Tuesday, 9 August 2011

Construction Management and Economics

There are so many networking tools to choose from these days, it is bewildering. I have been in Facebook for a long time, since very early in its life, and it is best for keeping up with family and friends, I have decided. I tried to set up a Facebook page for the journal, Construction Management and Economics, but the nature of FB interaction seemed to trivialize everything. Too many people simply clicked that they "Liked" it, and moved on. There was no sense of engagement. So now I am trying to disengage gracefully without losing those people who liked that kind of connection.

Episode 2 in trying to get a Social Networking is to set up a WordPress blog kind of forum. This looks very nice and was relatively easy to configure so that it looks professional and enables the kind of content that I had in mind - forthcoming events (including those that do not get published in the list in the journal), free download papers (one per issue), ideas and suggestions for improving the quality of submitted papers and of reviews, and so on. Much of this material has already appeared here in Blogspot, so there is a danger of recycling old stuff. On the other hand, there is a danger that the material is too dissipated across different sites, so I need to collect it in a more focused way.

One interesting thing that worries me is how little people really engage with these things. After a couple of weeks of the WordPress site being live, only a handful of people have signed up to receive updates from the site, despite the number of people looking at the site being in the hundreds. I have received encouraging emails from colleagues who have browsed it and see it as valuable, but they have not signed up to have current content pushed to their email boxes. WordPress will compile a weekly digest, but few people seem to want to make this tiny level of commitment. Also, there is only one post, so far, from someone other than me. What is holding people back? Why so shy?

If you are interested in encouraging sites like the new WordPress site, I think you should take part. Think about it; have a look and see what you can contribute. Even if you simply sign up for email updates, it will make it seem more worthwhile.

I guess, though, that if you are already connected to me through LinkedIn or Facebook, you will already get notifications every time anything is posted there, so perhaps I am worrying too much! LinkedIn, particularly, should help to garner a lot more interest in the journal. Yesterday I passed the threshold of being connected to 1000 contacts in LinkedIn, so that means that everything I post in WordPress is immediately notified to all of those people. Managing these things requires a bit of attention, but hopefully not too much. It is very telling that I could only set all this up in August, when things in the day-job are slightly quieter.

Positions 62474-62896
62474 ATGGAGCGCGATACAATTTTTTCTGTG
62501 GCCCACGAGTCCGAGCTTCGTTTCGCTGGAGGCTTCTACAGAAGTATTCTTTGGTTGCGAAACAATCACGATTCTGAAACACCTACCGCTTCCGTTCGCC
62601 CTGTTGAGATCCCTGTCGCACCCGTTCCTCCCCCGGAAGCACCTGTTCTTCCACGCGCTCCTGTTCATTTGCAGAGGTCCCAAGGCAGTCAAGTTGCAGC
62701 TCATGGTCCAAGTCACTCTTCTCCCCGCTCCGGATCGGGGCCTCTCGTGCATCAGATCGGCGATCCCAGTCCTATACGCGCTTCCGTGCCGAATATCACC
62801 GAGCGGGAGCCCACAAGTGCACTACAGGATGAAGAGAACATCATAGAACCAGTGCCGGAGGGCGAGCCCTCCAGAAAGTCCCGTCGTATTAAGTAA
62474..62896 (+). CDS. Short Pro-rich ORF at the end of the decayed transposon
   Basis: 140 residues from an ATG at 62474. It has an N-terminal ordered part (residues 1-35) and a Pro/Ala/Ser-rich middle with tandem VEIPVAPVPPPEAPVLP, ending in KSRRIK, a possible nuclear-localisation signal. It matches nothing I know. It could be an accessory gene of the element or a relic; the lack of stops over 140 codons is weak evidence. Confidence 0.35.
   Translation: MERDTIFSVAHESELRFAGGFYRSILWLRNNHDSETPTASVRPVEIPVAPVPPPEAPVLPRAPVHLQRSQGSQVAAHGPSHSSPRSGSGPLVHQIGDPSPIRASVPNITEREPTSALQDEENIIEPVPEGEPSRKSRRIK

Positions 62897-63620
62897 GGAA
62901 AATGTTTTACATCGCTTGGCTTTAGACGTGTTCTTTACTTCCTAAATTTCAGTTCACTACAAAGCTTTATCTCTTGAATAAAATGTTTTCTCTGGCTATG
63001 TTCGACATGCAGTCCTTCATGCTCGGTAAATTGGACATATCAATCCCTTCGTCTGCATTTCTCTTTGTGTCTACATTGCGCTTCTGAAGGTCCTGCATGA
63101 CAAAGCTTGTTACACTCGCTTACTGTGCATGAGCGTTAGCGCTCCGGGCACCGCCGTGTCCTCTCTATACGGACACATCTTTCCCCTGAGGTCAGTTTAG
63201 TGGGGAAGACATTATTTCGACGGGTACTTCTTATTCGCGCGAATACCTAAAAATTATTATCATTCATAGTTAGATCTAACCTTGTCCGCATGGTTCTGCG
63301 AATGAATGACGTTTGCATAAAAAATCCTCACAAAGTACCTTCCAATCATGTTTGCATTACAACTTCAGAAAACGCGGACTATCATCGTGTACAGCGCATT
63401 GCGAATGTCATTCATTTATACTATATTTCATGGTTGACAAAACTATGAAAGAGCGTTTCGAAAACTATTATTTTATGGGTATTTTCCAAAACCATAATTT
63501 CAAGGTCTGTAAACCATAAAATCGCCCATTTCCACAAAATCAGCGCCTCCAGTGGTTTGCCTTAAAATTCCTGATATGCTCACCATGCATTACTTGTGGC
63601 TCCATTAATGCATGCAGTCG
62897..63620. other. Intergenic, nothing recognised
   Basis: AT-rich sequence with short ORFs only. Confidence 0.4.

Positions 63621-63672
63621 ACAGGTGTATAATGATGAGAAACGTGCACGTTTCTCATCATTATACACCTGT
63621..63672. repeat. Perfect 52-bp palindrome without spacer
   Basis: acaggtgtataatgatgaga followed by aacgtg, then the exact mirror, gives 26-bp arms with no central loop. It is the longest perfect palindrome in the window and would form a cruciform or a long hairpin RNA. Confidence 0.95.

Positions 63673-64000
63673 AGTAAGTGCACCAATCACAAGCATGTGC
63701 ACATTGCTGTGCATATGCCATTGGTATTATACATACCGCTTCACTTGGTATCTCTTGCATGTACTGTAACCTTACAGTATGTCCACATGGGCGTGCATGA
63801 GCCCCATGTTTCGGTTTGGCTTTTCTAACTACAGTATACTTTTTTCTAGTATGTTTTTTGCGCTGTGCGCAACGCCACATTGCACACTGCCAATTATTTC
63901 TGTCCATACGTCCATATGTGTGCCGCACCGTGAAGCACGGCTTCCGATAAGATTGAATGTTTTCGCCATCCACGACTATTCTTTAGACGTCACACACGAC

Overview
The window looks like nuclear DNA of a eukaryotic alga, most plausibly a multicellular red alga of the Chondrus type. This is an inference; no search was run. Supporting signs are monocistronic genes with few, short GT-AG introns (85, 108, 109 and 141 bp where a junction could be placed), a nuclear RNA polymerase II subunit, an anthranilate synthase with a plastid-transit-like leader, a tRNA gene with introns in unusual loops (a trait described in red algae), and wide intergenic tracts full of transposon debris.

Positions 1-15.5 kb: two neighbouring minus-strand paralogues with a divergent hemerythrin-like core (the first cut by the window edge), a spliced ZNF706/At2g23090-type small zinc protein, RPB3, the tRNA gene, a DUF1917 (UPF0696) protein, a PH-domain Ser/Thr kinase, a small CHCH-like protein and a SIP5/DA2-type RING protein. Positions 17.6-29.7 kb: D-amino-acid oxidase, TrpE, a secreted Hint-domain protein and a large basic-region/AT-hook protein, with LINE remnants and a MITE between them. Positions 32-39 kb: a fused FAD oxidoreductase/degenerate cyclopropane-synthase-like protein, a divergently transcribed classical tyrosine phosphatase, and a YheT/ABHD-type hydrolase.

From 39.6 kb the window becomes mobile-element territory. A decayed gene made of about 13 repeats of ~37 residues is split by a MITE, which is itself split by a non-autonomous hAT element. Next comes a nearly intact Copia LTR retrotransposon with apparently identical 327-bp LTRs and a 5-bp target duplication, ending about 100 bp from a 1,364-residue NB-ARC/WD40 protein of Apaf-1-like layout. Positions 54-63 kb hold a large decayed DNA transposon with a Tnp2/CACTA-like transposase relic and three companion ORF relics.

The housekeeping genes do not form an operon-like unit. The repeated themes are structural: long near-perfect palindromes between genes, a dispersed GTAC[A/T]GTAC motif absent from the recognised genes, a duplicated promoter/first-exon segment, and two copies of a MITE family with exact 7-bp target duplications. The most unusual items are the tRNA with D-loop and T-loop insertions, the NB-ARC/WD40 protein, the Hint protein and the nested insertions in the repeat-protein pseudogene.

And what are we to make of Google+? Yet another social networking opportunity. Do we really need another one?


Mike Garvin said...

Found your blog by sheer accident Will, but felt the need to respond to the lack of subscription to the CME blog. My experience suggests that e-mail is so overused that the last thing I want is something else appearing in my in-box. Certainly, I could filter things to help organize and prioritize, but filters are imperfect. I have to believe that somebody has studied the way people use the web for personal or professional information acquisition. Hey, I am now at least aware of your CME blog, but probably won't subscribe!

Will Hughes said...

Mike, thanks for your comment. I had forgotten about this blog. There is now a very healthy number of subscribers to the WordPress forum, I am happy to say, and some says the number of hits exceeds a thousand. So, it is growing nicely and I am satisfied that with the large number of subscribers coupled with the connections to LinkedIn and Facebook, the things that are posted in cmeforum are reaching a good size of audience. Some of your colleagues are directly connected, as well, so I am sure that you will become aware of the key issues from time to time.

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